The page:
Snowy River flushed with 84,000 megalitres

By AAP and AG Staff 11 October 2011
Reading Time: < 1 Print this page
A spring flush has flowed from Lake Jindabyne for the first time in 40 years.

OVER 80,000ML OF WATER will flush out the upper reaches of the Snowy River in a rehabilitation effort following years of drought.

The release began last week and water flowed over the spillway at Jindabyne Dam on Monday for the first time in almost 40 years.

Victorian Water Minister Peter Walsh said the flush of 84,000 megalitres will occur over 19 days with peak flows expected over the last three days.

“You’re seeing a return of flows down the river to try to mimic the snowmelt to disturb the gravel, move a few rocks and try to actually get some life back into the upper reaches of the Snowy,” he said. “Through the drought the upper reaches of the Snowy have suffered significantly and this will put some environmental flows back there.”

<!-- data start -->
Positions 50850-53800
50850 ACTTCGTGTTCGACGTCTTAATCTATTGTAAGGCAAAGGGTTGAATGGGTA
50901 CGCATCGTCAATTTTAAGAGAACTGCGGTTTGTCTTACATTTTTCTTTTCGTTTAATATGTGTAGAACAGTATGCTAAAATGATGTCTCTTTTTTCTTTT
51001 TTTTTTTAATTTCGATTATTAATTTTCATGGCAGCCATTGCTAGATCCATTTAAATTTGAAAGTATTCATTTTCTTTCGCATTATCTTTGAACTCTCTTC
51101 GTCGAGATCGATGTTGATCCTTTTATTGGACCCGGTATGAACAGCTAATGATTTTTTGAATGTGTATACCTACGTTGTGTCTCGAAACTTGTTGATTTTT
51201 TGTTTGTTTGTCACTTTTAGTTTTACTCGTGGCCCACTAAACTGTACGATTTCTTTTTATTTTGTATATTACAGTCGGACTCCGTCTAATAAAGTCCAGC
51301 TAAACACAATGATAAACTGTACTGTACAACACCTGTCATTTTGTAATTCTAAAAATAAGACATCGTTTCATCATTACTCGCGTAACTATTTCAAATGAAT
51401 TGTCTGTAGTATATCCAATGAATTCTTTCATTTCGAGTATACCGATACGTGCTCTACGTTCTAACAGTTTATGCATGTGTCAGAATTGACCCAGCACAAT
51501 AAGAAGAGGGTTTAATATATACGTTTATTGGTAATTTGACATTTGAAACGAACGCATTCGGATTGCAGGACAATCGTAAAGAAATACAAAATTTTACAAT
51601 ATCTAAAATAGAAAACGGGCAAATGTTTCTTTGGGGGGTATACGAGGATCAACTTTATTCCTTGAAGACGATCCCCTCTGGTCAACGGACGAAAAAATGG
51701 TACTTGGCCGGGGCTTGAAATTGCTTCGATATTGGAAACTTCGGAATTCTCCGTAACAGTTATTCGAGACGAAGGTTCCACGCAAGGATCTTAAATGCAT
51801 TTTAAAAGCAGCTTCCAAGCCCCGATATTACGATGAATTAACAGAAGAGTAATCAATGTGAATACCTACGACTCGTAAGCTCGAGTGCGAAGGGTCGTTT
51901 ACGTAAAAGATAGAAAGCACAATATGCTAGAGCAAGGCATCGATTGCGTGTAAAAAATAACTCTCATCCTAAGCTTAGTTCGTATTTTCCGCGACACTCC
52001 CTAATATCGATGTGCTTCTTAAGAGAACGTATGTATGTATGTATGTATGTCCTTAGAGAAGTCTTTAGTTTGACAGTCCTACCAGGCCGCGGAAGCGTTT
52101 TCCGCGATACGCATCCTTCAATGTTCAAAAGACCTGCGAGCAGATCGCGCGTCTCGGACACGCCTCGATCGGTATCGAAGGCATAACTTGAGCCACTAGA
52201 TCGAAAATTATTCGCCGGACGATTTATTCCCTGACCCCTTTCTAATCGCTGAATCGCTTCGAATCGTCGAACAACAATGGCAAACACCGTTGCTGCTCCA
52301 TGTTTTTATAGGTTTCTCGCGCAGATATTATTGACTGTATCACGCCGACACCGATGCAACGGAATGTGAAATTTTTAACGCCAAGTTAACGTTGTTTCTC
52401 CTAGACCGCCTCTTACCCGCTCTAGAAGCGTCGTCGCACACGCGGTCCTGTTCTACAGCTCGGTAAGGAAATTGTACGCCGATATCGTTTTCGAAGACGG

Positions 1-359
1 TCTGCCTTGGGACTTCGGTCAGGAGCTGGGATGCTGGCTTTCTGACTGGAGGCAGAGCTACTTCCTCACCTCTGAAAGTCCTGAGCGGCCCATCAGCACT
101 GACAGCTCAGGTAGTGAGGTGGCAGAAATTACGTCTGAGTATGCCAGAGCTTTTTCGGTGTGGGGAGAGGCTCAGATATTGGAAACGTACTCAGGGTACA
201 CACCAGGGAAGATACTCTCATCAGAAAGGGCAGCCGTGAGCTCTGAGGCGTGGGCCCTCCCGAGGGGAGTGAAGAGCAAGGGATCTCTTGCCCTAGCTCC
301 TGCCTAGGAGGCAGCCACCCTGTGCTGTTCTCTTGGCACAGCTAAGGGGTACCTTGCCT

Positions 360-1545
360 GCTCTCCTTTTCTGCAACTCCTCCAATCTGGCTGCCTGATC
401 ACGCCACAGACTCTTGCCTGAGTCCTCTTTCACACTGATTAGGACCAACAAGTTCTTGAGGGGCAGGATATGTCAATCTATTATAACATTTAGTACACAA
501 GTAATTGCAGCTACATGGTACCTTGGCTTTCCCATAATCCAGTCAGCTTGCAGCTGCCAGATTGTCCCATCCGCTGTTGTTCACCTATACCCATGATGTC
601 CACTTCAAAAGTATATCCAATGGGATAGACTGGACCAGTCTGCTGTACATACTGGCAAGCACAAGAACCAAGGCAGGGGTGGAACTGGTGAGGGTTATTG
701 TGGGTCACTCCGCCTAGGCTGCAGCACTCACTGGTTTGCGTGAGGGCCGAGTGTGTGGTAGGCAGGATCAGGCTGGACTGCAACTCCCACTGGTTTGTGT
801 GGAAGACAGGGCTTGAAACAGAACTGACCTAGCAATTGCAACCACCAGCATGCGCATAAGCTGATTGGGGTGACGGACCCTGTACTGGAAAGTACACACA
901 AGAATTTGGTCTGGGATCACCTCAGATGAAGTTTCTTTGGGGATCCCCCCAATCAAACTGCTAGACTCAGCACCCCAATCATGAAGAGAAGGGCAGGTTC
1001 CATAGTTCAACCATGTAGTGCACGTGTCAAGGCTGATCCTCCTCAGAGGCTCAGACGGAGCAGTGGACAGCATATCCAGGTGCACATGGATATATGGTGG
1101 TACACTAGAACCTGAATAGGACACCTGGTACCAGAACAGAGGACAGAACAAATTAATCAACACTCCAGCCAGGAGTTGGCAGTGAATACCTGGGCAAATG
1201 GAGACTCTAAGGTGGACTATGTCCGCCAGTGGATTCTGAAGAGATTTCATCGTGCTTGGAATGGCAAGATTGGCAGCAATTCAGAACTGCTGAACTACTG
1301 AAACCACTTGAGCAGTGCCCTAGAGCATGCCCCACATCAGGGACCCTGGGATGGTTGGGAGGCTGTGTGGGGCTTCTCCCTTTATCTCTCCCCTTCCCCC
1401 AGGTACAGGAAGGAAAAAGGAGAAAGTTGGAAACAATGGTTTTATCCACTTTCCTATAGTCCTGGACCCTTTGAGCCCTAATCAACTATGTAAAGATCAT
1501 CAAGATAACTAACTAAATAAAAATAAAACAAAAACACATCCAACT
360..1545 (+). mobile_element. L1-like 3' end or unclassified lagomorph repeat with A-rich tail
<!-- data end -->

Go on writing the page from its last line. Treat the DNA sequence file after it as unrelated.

Rainfall sends Lake Jindabyne into over

Strong tributaries below the Victorian border and rainfall in Gippsland have ensured a healthy flow through the lower reaches of the river.

“It’s principally for the upper reaches but it obviously has a flow-on affect further down the river,”  the minister said.

The allocation is a result of an agreement between Victoria, New South Wales and the Commonwealth and was made possible after a year of solid rain.

“After years of drought, good rainfall this year has enabled us to deliver water against the Snowy’s entitlement,” the minister said.